Monday, March 16, 2009

The Four Seasons

Few Ideas for the "Book" and and a Finger's Painting and Wealthy Lethargy
by Robert Snyderman

I learned Trance through, "through" as in of-penetrating, a series of four paintings, once hung on walls of MOMA. And beyond the paintings themselves, since the room where they hung also served as the towering hollow of MOMA's structure - the center, the waiting room, the exchanging room - exchanging visitors into the opportunity to shuffle north, south, east, west - and one must choose - so, I say, "opportunity," and in the reality of the Towering Hollow, perhaps in this "opportunity" there, a force involved - perhaps I can say this room, "Towering Hollow," served/serves as a kind of heart to the building - And beyond the paintings themselves, there was force. The force of the room. The force to witness more, by way of leaving. One must leave the heart. One must continually penetrate.

Do not arrange Trance. Entrance. The body stops. What keeps?

Perhaps this series of paintings is titled, The Four Seasons. A few impressions: the year it was painted: 1996: very recent, for this museum (thus time is thought of, considered, and myself within it/a friendship), I thought; and the title itself. The seasons. For a poet, and I think at that time I was still in the violent-fog of an Arthur Rimbaud-era, I found "poetry" in the will to represent and re-present that quiet cycle - that cycle of the seasons that lasts in such a way that one wants to break it, but does not, through forgetfulness, the vastness of the cycle's lasting, one forgets one is within it - Is that the point weaving - where one's veins become one's noose? Dried leaves for dinner, dried leaves for dinner, then color-mist, and shaping of death, and a shaving of hats, until the hats are hairs, until the seasons are more like swimmers.

Then, the paintings themselves. I believe one's family - as in the lost family/I don't know what the lost family is/I know what the family is/By family I mean one's bloodline, ancestry, womb and seed, brother and brother.../As far as "lost family" perhaps I'm trying to get at, that scattering fragment of teachers one finds, searching in vain thus half-searching... I've met people who believe one's bloodline-family distracts one from searching, within and through the vanity. After all, one's vanity becomes a very tricky symptom to deal with when tumbling among the hands of one's bloodline.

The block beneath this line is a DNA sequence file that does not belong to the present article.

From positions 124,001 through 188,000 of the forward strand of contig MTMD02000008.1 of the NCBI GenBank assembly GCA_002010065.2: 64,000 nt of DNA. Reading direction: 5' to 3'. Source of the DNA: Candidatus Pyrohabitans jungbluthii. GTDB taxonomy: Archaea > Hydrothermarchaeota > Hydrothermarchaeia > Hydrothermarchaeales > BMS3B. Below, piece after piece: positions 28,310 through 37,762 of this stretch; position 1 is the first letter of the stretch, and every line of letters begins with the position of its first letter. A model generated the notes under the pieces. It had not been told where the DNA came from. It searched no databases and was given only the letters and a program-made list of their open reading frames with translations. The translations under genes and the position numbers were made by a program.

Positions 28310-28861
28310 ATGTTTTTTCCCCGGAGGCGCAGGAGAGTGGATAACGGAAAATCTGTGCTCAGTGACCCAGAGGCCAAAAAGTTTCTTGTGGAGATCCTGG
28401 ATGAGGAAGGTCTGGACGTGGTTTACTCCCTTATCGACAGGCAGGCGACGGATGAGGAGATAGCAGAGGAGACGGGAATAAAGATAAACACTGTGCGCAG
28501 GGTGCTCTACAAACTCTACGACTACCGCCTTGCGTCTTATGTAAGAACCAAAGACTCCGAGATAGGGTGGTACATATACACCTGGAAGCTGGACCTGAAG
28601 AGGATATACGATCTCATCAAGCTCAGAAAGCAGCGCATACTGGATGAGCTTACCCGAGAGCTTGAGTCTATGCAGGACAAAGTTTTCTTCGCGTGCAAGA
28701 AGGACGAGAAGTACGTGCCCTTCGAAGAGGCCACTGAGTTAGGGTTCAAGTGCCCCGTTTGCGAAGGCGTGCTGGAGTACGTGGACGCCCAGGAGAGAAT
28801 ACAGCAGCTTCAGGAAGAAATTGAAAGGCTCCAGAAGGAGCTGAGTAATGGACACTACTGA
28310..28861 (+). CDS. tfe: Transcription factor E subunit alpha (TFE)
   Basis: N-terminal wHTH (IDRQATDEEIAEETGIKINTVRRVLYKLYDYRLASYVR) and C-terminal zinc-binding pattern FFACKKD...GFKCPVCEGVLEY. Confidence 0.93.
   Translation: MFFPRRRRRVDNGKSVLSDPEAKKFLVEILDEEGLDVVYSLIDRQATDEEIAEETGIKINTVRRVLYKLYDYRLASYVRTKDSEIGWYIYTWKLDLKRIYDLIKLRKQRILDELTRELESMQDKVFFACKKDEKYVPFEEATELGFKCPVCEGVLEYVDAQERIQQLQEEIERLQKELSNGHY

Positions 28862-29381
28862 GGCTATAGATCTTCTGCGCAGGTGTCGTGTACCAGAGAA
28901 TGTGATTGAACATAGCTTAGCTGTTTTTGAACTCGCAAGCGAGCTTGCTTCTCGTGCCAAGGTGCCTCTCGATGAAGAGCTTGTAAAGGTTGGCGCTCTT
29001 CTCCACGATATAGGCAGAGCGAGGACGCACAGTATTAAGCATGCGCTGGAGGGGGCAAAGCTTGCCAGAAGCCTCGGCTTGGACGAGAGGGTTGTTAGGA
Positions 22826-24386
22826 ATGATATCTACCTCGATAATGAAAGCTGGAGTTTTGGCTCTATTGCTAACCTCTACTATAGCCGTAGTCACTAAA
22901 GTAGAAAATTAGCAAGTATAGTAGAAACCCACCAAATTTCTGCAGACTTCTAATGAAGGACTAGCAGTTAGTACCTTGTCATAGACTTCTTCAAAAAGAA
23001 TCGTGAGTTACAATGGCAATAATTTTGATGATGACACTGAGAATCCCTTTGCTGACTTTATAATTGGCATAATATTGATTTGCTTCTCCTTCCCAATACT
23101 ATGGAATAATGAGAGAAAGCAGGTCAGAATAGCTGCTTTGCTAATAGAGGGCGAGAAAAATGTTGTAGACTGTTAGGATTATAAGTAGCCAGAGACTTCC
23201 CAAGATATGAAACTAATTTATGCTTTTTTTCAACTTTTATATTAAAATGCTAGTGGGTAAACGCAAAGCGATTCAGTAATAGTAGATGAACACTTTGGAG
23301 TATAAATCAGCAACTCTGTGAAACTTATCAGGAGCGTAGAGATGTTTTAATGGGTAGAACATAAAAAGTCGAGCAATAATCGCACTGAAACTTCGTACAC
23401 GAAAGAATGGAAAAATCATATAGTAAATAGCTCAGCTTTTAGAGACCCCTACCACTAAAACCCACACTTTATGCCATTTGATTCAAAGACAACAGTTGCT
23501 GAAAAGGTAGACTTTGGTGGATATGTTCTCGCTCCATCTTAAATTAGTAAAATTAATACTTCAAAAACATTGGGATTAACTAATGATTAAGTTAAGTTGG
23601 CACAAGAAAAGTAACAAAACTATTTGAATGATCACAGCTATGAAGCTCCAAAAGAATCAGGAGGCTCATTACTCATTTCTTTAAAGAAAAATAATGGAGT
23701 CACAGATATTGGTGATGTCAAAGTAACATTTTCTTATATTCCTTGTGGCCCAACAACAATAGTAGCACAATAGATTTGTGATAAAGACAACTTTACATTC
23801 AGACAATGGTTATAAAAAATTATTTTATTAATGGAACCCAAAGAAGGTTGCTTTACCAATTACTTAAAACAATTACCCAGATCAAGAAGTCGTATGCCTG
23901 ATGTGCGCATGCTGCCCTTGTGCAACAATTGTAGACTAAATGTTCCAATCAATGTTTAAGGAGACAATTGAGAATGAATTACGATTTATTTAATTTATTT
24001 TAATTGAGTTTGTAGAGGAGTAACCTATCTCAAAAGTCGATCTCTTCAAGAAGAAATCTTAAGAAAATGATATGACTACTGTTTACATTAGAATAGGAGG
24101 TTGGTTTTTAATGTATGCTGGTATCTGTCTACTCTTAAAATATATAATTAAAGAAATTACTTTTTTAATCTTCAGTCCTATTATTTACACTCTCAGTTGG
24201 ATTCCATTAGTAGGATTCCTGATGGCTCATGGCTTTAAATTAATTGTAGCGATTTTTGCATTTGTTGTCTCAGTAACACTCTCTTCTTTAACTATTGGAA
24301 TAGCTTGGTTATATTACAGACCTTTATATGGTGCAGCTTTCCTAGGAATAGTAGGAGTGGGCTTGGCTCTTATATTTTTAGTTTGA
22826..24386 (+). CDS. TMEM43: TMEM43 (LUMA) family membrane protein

I can say that, fearing many decayed processions, I have been introduced to, and now am engaged with a few full-bodied voices of, my Lost Family. The beginnings of such a finding have, in my experiences, started with sensations of brief and bearable pain - brief because painful. As if the methods of this relationship, when first introduced, introduce themselves with the fullness that one will grow into/"The world is gone. I must carry you." [Paul Celan]

At the time when The Four Seasons was displayed, one could not be in MOMA without passing it. Thus, I too passed it, along with the crowds who are now crowds and not faces, not to be walked around or smiled at or hated... But the crowd is important. The crowd, the Towering Hollow, and the painting itself are, for now, the important elements of the Trance I am burning towards.

I am having trouble knowing whether I should refer to The Four Seasons as "a painting" or as "paintings." I warn you. My feeling: I would not want to be introduced to the series dismembered, as in be shown only the winter painting, or only the summer painting.

That "feeling" adjusts me to the spine: The Book.

I will quote Edmond Jabes, from the first volume of his The Book of Questions,

"When, as a child, I wrote my name for the first time, I knew I was beginning a book."

My first experiences - my introduction to The Four Seasons - were of a passingness. I was with others. Accompanied by good friends. I now go to museums alone. Good friends are good friends. Museums need silence, need the echoes of loneliness. We would enter the museum. Ascend the first staircase. And there was the painting. And we'd walk toward it. And I had the feeling of time, not the feeling of timeliness. Perhaps I stood in front of the four pieces. But this Towering Hollow was no security. A nearly endlessness above, and no substantial walls to tell us that the pieces within the Towering Hollow were placed together. More like entering an office that had art-fragments for the sake of oxygen rather than displaying artwork in order for it to be displayed and witnessed.